Do Infants Understand Emotion?

From the moment of birth the infant’s brain is fully capable of processing emotion and this skill enables them to respond to all of the experiences in their environment.  Infants cry as they come into the world because they are aware of the change from the protective nest of the womb to the unfamiliar open-air vastness of the world outside of the womb.   They cry to announce that they are in danger.  They sense that their protective environment has been dramatically ripped away and they know that they need protection.  In this sense, you could also say that they are self aware as well as aware of their environment.  They are solely dependent beings and they need to draw attention to themselves for survival.  Unlike other mammals, they cannot find mother’s milk on their own or cling to their parent for attention.  Their voice is the mechanism that lets them announce their need in an effort to be protected and survive.  A well fed and clothed infant if abandoned outside of a church or police station will immediately begin to cry.  They sense that their significant other has left them and know that they must find other caretakers quickly or they will be in danger.

Most adults are unaware of the significance of this truth that infants are emotionally aware and respond to emotional tone and changes in the environment.  When Mom and Dad raise their voices, the infant starts to squirm and fuss as a signal that their protective environment is being threatened.  They also record these events and encode them in non-verbal ways.  Many parents think that an infant will have no memory of their fights or that the tension in the house will go completely unnoticed.  While the infant will have no language to describe the fight or the tension, they will none the less have a memory of the stress and they will be influenced by the tension in the house.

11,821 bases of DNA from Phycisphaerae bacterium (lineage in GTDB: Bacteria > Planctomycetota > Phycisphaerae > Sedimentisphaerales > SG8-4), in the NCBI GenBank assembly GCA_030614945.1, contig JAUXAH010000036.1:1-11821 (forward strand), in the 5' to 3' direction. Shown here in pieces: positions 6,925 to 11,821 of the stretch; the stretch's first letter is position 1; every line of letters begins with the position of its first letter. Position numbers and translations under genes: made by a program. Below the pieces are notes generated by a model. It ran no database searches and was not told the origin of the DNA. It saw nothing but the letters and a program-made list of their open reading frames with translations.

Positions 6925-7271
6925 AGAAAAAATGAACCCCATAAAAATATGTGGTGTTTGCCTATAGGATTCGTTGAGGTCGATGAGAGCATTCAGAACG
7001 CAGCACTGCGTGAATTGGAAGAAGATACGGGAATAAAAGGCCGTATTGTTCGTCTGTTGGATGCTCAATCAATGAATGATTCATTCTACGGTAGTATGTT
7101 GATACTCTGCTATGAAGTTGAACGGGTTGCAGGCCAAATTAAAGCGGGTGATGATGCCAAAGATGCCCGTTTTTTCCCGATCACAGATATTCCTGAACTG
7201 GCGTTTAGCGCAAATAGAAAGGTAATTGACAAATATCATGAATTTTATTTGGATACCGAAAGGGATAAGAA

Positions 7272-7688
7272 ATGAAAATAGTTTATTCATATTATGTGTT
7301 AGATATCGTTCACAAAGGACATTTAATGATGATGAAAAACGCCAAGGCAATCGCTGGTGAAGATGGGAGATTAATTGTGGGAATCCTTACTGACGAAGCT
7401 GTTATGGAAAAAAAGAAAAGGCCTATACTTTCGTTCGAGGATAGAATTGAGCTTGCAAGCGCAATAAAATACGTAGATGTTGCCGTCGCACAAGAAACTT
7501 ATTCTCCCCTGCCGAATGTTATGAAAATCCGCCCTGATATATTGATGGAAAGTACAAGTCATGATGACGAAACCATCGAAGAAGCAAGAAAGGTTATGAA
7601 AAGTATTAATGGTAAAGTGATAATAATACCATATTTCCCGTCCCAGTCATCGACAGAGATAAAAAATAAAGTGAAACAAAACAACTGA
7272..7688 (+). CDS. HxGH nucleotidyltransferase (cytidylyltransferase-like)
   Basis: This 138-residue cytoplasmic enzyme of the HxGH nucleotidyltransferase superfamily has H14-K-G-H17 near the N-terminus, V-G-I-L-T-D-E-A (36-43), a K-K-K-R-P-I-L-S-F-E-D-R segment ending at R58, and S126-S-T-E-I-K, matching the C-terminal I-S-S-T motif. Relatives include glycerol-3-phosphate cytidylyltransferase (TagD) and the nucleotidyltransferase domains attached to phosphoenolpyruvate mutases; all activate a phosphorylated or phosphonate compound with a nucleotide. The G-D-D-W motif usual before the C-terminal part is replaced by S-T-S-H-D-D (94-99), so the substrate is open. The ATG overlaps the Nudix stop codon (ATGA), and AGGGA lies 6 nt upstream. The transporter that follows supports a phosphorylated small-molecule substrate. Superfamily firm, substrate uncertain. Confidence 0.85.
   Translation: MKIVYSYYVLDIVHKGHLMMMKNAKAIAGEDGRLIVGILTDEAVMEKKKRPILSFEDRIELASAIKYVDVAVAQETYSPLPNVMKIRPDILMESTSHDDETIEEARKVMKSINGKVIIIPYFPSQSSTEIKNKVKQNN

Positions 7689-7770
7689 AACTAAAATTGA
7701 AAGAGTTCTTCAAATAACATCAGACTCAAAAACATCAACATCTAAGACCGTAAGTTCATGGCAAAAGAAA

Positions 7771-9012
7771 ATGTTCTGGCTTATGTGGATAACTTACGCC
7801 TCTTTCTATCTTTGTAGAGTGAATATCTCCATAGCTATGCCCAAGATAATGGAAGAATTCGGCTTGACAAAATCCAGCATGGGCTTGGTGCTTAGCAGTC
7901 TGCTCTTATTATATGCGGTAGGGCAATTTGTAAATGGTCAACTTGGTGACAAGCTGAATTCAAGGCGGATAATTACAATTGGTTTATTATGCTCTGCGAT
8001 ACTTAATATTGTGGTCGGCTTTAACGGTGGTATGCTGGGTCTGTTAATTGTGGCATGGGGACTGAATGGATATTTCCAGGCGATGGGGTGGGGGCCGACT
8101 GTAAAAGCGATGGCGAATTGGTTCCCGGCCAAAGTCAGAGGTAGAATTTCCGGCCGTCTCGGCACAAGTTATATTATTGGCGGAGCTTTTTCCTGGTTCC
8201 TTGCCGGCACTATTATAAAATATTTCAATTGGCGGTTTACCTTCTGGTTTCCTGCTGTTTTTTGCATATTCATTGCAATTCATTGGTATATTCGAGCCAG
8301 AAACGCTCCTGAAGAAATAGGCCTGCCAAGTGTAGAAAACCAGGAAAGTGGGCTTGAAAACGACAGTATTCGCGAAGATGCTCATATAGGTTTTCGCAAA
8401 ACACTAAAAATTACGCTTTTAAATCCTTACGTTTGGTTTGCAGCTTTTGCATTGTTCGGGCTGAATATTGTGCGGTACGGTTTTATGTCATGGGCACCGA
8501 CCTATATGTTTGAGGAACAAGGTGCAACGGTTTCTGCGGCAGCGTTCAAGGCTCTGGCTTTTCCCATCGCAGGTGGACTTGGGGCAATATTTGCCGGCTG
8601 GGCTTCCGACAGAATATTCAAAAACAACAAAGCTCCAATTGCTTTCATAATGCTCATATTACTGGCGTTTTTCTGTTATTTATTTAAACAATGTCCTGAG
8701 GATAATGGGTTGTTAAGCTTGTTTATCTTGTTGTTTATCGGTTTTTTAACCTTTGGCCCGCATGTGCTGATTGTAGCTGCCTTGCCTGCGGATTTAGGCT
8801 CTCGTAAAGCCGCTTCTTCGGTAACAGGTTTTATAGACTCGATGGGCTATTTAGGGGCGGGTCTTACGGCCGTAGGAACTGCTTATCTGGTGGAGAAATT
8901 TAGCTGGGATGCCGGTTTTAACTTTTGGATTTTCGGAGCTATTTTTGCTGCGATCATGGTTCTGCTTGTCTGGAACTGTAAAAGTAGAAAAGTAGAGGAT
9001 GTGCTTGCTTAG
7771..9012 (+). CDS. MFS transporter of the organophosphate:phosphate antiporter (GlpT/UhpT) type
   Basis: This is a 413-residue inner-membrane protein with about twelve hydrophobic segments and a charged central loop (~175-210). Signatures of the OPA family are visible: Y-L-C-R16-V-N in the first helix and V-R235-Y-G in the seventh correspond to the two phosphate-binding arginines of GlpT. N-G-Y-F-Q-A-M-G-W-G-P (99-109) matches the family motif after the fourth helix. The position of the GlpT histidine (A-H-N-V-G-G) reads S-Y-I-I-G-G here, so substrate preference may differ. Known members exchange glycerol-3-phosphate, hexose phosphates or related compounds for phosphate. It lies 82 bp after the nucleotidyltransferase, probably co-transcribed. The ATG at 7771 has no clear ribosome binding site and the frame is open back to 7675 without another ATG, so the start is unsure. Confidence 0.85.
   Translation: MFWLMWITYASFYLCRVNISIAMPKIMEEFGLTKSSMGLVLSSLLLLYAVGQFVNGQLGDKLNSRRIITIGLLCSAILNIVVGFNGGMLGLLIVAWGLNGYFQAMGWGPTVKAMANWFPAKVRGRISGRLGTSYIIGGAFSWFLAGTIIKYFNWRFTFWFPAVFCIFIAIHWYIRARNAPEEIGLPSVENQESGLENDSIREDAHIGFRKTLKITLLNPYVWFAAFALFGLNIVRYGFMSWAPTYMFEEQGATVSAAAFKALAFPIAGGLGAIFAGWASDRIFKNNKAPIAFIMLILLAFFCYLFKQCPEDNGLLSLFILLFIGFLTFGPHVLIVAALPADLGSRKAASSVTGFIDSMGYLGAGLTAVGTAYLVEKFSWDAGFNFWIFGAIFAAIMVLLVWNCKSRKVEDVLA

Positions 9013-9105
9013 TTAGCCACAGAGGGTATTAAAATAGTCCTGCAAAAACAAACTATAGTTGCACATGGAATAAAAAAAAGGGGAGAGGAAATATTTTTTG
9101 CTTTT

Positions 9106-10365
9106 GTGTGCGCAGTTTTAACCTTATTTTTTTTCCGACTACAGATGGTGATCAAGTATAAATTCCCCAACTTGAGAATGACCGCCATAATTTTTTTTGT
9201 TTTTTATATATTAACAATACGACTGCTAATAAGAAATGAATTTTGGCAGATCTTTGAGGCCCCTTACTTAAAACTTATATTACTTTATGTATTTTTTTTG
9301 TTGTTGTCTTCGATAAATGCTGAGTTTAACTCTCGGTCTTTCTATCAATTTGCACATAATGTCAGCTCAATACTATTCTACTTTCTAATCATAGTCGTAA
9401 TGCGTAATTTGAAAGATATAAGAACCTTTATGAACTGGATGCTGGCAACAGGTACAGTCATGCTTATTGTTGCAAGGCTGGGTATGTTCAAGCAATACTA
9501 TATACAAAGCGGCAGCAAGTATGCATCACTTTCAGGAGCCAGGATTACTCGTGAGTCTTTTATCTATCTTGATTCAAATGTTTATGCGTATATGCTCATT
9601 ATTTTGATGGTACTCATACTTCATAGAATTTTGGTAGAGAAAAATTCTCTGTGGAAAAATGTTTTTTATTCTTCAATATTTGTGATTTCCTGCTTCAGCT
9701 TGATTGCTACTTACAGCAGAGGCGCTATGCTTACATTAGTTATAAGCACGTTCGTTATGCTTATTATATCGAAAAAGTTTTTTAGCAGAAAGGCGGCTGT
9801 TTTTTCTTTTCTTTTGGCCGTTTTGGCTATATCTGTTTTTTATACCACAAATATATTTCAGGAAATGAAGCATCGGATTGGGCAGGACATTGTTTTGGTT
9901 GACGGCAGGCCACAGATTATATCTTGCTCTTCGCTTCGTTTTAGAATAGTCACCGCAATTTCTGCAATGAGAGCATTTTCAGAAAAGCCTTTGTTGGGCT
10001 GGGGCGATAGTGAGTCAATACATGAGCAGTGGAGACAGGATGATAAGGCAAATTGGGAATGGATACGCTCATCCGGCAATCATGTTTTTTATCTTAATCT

Often, these memories are called body memories as they are stored in terms of muscle tension, internal discomfort and visceral reactions to the emotion in the room.  When you experience parents with their infant, you have probably seen the infant’s response when tension exists between the parents.  Invariably, the infant will move and fuss and show signs of processing the tension in the environment.  They make efforts to shift the parent’s attention away from the conflict and toward the needs of the infant.  This is a valuable survival mechanism.    

Infants are emotional sponges because they are dependent on the external environment for their survival.  They need to be aware of danger or tension in the environment and to respond with discomfort in order to get their dependency needs met.  They are announcing that they need the adults in the room to be focused on them and not go out of control or to hyper-focus on themselves.  An angry adult will not be a safe caretaker and an anxious adult will likely miss important signals from the infant. 

Infants are excellent barometers of family harmony and tension.  The fussy infant is often announcing that there is something lacking in the caretaking they are experiencing.  Unfortunately, we rarely take the infant seriously.  Too often we placate the parents or normalize the fussing as just something that infants do.  If we used these signals as signs that the environment needs to change then we could focus on providing the emotional environment that will enable the infant to thrive. 

As a culture we have clearly focused on the physical nutrition necessary for a healthy baby.  Now we need to focus on the emotional environment that the infant needs to develop into an emotionally healthy child. 

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